Stressed students risk lives with pills
STRESSED students taking “smart drugs’’ to cope with school work are landing in hospital with life-threatening side effects.
High-stakes exams, onerous assignments, and homework of up to three hours a night are tempting students to play “Russian roulette’’ with prescription drugs bought online or from classmates.
A teenage girl was treated for heart complications from Ritalin tablets meant to treat attention deficit hyperactivity disorder.
The senior school student had not been diagnosed with ADHD but told the specialist she popped the pills because she had “too much homework’’ and thought they would help her focus.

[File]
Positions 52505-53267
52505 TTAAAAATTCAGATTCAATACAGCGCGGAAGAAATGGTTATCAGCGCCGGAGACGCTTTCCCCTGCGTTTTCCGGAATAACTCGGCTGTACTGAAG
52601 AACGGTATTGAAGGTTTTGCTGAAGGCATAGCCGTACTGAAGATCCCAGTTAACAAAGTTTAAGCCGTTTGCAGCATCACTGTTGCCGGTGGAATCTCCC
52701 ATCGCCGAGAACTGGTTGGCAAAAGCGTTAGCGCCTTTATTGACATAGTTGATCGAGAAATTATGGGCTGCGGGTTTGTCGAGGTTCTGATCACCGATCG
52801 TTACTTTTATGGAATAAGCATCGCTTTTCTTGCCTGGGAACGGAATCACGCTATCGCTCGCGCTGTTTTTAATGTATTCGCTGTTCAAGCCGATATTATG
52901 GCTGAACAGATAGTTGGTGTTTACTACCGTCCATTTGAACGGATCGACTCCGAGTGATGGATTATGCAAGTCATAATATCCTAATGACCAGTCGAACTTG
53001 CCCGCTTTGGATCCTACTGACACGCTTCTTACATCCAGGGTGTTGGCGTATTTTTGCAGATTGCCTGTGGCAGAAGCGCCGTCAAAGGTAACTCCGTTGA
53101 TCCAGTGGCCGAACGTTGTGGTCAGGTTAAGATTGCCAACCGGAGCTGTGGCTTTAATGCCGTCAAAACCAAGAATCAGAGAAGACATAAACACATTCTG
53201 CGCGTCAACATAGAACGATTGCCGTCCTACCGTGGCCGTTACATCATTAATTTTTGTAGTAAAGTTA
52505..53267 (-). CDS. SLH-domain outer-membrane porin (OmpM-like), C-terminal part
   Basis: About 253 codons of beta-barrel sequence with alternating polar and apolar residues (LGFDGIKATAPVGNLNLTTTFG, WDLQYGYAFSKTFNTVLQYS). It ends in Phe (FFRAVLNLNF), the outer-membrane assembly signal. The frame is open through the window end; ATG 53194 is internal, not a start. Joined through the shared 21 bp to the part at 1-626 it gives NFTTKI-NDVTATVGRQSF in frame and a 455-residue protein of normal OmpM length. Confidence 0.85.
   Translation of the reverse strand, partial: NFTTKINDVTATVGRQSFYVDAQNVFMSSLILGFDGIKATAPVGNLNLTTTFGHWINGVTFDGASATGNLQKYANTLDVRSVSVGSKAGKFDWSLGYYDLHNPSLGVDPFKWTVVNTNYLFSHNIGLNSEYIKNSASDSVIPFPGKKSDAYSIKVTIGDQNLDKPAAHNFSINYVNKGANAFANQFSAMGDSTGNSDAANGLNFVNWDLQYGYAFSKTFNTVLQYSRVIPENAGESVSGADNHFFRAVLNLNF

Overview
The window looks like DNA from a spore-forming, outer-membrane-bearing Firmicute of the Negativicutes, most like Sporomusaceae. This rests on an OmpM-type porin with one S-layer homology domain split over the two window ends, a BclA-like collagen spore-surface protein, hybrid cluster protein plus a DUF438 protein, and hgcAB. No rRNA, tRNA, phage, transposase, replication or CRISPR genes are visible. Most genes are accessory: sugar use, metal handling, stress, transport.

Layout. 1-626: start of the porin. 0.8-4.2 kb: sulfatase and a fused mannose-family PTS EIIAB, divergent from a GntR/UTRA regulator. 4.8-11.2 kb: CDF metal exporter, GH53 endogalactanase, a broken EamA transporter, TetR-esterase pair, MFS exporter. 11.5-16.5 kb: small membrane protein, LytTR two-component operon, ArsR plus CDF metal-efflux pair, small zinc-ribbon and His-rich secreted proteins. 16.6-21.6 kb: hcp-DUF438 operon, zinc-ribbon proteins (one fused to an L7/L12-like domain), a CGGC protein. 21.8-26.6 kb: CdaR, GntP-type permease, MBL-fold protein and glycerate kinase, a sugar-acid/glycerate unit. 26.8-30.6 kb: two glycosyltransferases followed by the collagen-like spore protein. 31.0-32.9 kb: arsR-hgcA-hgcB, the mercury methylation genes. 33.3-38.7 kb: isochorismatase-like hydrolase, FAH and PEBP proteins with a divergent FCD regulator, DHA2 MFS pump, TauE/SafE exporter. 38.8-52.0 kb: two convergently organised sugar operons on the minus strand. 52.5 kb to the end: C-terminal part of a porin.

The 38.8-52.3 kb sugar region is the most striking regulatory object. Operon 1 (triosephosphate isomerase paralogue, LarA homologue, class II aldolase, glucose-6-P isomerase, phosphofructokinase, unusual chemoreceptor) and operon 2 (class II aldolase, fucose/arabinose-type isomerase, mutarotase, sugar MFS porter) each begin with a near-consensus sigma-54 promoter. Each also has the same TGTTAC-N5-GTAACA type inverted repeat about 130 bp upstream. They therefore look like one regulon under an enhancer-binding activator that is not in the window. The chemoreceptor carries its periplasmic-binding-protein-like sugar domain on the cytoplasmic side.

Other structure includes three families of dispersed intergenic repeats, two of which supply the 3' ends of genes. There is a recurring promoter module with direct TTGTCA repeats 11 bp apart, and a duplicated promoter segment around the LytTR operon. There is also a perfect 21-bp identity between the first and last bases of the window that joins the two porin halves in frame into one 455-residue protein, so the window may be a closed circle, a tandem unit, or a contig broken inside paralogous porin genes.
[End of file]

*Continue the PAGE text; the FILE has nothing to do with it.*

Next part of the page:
Richard Kidd, chair of the Australian Medical Association’s Council of General Practice, said doctors were aware that some teenagers were buying Ritalin from classmates with ADHD.
“If Ritalin and other medicines like that — the ‘smart drugs’ — are given without a prescription and people don’t know if they’ve got a health issue, they’re playing Russian roulette,’’ he said. “They might accidentally kill themselves.
“Misuse of stimulants of the central nervous system, such as Ritalin, have been associated with sudden death or other cardiovascular effects.’’
Cardiac Society of Australia and New Zealand spokeswoman Jenny Deague warned that teenagers could end up in hospital with heart complications.
“Children are risking being hospitalised because they’re taking prescription medicines that they think are completely safe but have side effects of high blood pressure and a high pulse rate,’’ she said.
“If your heart goes too fast for too long, the heart gets weak.
“It’s not that Ritalin itself is toxic to the heart, but if it makes the heart go faster, it can be a risk.’’